Built in the 1820s and 1830s, the Ohio & Erie Canal was carved from the wilderness to provide an invaluable link — from Lake Erie to the Ohio River — in the nation’s transportation system, completing an inland water route between the East Coast and Gulf of Mexico.
By connecting the Ohio frontier to New York and New Orleans, the Ohio & Erie Canal helped people and products flow across America, fueling westward expansion, a national market economy and burgeoning regional industrial might.
Today, the Ohio & Erie Canalway is a National Heritage Area, designated by Congress, to preserve and celebrate the first 110 miles of this canal that helped Ohio and our country grow.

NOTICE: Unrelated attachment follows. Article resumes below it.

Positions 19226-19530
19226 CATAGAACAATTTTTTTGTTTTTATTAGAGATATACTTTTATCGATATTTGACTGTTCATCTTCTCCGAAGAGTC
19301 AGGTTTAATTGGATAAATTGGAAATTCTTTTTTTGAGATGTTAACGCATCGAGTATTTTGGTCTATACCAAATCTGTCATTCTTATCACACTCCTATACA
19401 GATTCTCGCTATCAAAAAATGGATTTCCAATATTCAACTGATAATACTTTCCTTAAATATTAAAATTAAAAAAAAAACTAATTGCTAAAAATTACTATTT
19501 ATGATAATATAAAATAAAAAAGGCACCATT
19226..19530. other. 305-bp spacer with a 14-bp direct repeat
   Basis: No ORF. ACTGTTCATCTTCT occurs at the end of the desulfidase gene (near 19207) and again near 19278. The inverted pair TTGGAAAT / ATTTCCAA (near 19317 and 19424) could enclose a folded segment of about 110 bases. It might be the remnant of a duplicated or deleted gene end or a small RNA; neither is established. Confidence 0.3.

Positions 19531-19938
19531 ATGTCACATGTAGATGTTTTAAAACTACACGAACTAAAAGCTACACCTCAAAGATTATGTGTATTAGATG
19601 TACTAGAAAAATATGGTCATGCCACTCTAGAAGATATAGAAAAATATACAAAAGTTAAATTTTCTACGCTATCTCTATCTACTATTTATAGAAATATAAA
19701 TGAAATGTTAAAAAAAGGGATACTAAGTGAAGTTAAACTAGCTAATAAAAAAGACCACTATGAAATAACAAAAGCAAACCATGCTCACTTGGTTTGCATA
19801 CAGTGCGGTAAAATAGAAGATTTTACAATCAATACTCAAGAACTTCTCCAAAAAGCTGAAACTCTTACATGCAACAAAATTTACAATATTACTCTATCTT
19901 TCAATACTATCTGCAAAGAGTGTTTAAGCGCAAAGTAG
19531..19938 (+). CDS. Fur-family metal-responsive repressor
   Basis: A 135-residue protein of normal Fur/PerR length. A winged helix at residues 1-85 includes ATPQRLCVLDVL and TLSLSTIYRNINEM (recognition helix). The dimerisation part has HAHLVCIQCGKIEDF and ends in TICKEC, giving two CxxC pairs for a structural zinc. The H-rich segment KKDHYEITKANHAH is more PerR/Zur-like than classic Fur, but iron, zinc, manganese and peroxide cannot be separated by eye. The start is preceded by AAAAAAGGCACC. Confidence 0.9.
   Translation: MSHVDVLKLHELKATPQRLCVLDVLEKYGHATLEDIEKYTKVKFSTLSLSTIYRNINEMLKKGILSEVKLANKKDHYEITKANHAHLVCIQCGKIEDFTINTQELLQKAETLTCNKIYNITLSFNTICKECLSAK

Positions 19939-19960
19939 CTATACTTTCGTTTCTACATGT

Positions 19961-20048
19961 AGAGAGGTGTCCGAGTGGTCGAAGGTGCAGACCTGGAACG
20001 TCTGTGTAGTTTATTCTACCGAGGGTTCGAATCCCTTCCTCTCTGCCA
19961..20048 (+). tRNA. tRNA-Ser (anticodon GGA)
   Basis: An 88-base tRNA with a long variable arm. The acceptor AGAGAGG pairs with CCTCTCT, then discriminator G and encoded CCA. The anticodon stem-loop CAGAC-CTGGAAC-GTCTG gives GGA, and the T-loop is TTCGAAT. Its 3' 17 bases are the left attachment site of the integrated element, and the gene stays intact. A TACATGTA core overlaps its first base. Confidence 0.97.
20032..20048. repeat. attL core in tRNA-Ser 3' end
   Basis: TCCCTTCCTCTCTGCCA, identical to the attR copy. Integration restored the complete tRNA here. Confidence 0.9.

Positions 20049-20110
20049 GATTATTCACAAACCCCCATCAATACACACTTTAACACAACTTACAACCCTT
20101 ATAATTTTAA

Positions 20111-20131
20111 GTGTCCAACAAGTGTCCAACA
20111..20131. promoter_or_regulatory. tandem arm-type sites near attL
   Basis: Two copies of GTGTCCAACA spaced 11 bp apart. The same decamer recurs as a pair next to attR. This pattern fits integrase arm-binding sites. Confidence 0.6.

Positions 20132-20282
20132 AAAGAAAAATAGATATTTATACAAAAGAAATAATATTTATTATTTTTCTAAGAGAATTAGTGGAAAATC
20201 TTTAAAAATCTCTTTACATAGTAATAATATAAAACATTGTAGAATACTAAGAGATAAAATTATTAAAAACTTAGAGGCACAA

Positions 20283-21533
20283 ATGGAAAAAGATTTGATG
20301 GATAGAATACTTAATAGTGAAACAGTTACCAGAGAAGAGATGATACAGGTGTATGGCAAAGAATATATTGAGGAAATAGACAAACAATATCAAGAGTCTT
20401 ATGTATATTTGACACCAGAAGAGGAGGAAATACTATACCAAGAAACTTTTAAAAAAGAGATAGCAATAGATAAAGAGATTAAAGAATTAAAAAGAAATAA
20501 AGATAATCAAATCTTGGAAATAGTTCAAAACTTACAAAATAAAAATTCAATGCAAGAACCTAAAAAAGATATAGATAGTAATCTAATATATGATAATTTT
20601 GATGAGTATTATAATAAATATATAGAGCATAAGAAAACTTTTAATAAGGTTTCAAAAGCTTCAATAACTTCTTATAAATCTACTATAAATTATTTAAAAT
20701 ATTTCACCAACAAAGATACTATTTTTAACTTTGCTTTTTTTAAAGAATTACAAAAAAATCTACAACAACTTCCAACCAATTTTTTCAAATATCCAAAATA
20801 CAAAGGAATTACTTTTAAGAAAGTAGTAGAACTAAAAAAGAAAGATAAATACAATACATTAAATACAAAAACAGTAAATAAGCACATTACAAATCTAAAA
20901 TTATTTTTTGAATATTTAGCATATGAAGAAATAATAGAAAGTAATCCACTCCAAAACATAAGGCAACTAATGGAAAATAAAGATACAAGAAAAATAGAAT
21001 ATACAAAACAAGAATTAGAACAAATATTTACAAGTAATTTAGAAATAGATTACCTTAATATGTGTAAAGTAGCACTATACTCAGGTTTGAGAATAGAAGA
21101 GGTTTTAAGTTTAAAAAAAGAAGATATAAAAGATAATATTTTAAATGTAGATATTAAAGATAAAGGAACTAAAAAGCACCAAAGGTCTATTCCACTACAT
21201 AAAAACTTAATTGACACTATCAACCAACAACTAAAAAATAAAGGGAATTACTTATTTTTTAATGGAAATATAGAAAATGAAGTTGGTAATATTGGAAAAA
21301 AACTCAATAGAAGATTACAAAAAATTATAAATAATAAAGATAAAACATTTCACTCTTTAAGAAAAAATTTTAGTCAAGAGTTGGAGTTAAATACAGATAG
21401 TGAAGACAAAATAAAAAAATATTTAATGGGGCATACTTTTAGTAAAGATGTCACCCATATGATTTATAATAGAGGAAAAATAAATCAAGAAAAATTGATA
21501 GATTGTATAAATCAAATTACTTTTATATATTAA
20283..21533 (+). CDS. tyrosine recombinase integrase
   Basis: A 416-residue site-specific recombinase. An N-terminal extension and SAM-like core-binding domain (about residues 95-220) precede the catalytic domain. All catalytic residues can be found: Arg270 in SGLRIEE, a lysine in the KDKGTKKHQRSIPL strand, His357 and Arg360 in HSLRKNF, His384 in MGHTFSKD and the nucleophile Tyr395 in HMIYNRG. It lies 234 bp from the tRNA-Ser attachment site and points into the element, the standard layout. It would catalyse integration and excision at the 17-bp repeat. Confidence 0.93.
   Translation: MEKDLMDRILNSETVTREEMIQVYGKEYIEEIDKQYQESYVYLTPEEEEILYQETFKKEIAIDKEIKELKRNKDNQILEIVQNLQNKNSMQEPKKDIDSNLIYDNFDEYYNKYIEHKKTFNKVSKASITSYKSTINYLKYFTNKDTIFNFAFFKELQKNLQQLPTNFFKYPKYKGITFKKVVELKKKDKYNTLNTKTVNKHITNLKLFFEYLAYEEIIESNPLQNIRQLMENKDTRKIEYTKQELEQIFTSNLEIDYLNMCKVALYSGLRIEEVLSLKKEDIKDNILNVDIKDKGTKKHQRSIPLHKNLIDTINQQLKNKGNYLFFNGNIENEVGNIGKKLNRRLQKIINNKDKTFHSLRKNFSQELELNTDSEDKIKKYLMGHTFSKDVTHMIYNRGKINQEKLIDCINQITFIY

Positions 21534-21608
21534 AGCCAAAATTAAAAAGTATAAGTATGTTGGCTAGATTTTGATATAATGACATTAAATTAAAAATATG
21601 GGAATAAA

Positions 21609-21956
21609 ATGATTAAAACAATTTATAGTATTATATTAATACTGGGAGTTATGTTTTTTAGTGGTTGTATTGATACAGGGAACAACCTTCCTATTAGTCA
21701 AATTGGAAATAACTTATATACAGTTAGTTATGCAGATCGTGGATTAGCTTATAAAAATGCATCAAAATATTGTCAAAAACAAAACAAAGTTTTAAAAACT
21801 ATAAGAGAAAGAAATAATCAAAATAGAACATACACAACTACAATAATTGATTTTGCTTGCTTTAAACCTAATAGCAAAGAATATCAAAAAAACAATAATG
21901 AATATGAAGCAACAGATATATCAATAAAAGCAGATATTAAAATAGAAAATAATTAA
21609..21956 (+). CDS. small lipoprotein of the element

Our core story is shared through five Interpretive Themes (below) used here and throughout the Canalway to bring our canal-era history and stories to life. Together, they explain the amazing resource you find in our midst today. Enjoy!
If you are interested in more Canalway stories
, click here to read more.
The historic photos in the Did You Know listings on our site are primarily from the Louis Baus Canal Photograph Collection, preserved by The University of Akron Archival Services. The digitization of the collection was sponsored, in part, through a grant from the Ohio & Erie Canalway Association.
Learn more in "About Our Contributors."